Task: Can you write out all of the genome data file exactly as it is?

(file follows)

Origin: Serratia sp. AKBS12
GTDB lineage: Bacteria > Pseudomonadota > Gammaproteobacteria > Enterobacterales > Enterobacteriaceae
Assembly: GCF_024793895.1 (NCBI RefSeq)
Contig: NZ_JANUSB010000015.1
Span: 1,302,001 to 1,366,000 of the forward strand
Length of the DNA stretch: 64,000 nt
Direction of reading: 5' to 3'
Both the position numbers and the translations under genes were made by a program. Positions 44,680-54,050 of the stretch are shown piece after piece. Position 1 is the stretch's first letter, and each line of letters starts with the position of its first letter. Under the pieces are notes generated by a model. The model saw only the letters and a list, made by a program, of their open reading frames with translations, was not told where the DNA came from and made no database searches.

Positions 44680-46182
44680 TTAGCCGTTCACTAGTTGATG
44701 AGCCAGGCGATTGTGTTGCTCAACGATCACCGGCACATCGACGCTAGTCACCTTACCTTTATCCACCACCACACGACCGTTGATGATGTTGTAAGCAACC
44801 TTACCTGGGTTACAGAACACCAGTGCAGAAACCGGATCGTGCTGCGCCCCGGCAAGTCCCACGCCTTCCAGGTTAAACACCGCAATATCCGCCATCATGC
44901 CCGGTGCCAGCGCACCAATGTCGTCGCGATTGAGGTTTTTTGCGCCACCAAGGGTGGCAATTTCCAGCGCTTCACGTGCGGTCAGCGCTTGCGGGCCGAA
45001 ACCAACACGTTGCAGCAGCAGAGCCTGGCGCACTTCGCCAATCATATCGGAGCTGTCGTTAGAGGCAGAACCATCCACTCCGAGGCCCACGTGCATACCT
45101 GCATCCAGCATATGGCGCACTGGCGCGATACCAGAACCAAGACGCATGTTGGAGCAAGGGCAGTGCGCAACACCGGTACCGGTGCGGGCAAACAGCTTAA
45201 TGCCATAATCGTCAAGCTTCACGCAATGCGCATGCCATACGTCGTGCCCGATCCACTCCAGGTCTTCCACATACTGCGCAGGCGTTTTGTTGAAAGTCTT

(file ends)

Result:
Origin: Serratia sp. AKBS12
GTDB lineage: Bacteria > Pseudomonadota > Gammaproteobacteria > Enterobacterales > Enterobacteriaceae
Assembly: GCF_024793895.1 (NCBI RefSeq)
Contig: NZ_JANUSB010000015.1
Span: 1,302,001 to 1,366,000 of the forward strand
Length of the DNA stretch: 64,000 nt
Direction of reading: 5' to 3'
Both the position numbers and the translations under genes were made by a program. Positions 44,680-54,050 of the stretch are shown piece after piece. Position 1 is the stretch's first letter, and each line of letters starts with the position of its first letter. Under the pieces are notes generated by a model. The model saw only the letters and a list, made by a program, of their open reading frames with translations, was not told where the DNA came from and made no database searches.

Positions 44680-46182
44680 TTAGCCGTTCACTAGTTGATG
44701 AGCCAGGCGATTGTGTTGCTCAACGATCACCGGCACATCGACGCTAGTCACCTTACCTTTATCCACCACCACACGACCGTTGATGATGTTGTAAGCAACC
44801 TTACCTGGGTTACAGAACACCAGTGCAGAAACCGGATCGTGCTGCGCCCCGGCAAGTCCCACGCCTTCCAGGTTAAACACCGCAATATCCGCCATCATGC
44901 CCGGTGCCAGCGCACCAATGTCGTCGCGATTGAGGTTTTTTGCGCCACCAAGGGTGGCAATTTCCAGCGCTTCACGTGCGGTCAGCGCTTGCGGGCCGAA
45001 ACCAACACGTTGCAGCAGCAGAGCCTGGCGCACTTCGCCAATCATATCGGAGCTGTCGTTAGAGGCAGAACCATCCACTCCGAGGCCCACGTGCATACCT
45101 GCATCCAGCATATGGCGCACTGGCGCGATACCAGAACCAAGACGCATGTTGGAGCAAGGGCAGTGCGCAACACCGGTACCGGTGCGGGCAAACAGCTTAA
45201 TGCCATAATCGTCAAGCTTCACGCAATGCGCATGCCATACGTCGTGCCCGATCCACTCCAGGTCTTCCACATACTGCGCAGGCGTTTTGTTGAAAGTCTT